TO: And did you ever wish that you were anything other than a gunner?
BH: Well, as I say, I went as a gunner because I wanted to get in the war but my aim was become a pilot or navigator or bomb aimer, the PNB, that was my aim. But as circumstances would show, as I said, I missed the war, probably gone to Australia, to Canada, Texas or South Africa. But as it happens, when the war ended, we were earmarked to go to California as a crew to convert onto Liberators for the Far East but the [unclear] said, no we want the boys to go home. So the whole crew was split up and that was in August 1945.
TO: And what did your relatives think of you being in the Air Force?
BH: Oh, quite proud in a way. My mother was concerned ‘cause I remember going home with all my kit ‘cause we’d be going from one station to another and she spotted my helmet, oxygen mask to the top so she had a little cry but they were concerned, rightly so, I suppose really.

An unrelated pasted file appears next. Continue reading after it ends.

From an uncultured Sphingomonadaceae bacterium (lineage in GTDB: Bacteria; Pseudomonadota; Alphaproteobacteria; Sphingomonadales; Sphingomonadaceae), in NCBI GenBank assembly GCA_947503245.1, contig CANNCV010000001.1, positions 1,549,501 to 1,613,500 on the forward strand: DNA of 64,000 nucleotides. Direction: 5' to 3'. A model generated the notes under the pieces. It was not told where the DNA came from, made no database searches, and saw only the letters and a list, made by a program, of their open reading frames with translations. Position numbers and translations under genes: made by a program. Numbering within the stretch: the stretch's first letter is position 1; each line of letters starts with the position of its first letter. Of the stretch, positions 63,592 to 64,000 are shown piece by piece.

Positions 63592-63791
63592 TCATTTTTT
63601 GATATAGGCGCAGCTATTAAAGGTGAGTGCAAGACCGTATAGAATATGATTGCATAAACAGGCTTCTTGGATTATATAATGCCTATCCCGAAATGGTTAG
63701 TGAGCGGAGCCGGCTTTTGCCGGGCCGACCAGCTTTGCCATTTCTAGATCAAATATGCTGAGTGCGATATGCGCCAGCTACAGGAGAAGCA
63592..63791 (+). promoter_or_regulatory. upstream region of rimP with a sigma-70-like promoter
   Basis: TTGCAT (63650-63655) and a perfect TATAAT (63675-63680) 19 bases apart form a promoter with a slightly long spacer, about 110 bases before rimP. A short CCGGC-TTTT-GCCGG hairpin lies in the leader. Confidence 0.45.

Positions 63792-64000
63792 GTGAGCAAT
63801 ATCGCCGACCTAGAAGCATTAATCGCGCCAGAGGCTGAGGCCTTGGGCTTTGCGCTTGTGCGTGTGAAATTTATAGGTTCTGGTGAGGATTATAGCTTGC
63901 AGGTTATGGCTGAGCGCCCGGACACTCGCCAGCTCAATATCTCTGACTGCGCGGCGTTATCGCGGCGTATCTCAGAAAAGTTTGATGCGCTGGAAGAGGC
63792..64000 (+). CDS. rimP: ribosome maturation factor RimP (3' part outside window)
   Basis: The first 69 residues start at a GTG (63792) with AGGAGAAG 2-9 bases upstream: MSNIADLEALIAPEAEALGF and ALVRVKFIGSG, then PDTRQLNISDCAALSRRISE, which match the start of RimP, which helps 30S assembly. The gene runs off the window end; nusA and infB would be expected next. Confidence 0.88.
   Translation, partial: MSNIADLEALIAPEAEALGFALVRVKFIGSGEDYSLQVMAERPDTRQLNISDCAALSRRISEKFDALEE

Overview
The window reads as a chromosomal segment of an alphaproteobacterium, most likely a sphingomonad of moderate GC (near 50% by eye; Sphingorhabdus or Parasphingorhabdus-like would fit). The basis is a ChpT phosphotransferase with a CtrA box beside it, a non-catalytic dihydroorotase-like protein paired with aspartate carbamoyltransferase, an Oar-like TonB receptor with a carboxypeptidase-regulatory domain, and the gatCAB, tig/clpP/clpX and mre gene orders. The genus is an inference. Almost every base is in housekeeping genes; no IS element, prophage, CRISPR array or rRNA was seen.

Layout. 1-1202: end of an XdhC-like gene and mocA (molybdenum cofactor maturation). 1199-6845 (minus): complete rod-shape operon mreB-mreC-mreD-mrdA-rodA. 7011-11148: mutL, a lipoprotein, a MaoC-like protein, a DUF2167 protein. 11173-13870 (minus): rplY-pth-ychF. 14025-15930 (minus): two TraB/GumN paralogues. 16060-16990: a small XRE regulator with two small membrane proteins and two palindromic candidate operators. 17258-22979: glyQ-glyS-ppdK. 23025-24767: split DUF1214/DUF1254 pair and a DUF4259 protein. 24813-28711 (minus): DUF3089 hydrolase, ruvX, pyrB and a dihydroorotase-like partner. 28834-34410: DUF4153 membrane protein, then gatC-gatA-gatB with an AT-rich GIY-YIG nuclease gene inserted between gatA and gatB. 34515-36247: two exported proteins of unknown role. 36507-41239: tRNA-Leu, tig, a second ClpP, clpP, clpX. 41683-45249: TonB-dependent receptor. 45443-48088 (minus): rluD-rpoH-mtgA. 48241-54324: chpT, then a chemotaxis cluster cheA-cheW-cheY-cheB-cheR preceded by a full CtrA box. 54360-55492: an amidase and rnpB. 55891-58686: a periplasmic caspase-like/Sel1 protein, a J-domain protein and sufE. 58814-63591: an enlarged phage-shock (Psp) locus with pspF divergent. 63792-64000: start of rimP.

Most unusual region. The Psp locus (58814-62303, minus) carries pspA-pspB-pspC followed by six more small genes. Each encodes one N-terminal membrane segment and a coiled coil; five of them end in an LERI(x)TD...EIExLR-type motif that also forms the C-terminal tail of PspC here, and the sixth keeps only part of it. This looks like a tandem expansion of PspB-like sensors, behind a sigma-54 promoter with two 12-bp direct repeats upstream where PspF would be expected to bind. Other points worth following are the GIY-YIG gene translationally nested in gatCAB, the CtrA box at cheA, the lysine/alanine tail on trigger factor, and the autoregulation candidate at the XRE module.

TO: And how did you feel when you first heard that the RAF had started bombing Germany?
BH: Elated. Couldn’t get in there quick enough to help them do it.
TO: How long did your training last in total?
BH: Our training, well the training started right from 1943 right through to ‘45. I think I joined the 62 Squadron in March ’45 as I said, they sent us on various things and one thing and the other.
TO: And were you on board Lancaster bombers?
BH: Yes.
TO: What were the conditions like on board the Lancaster?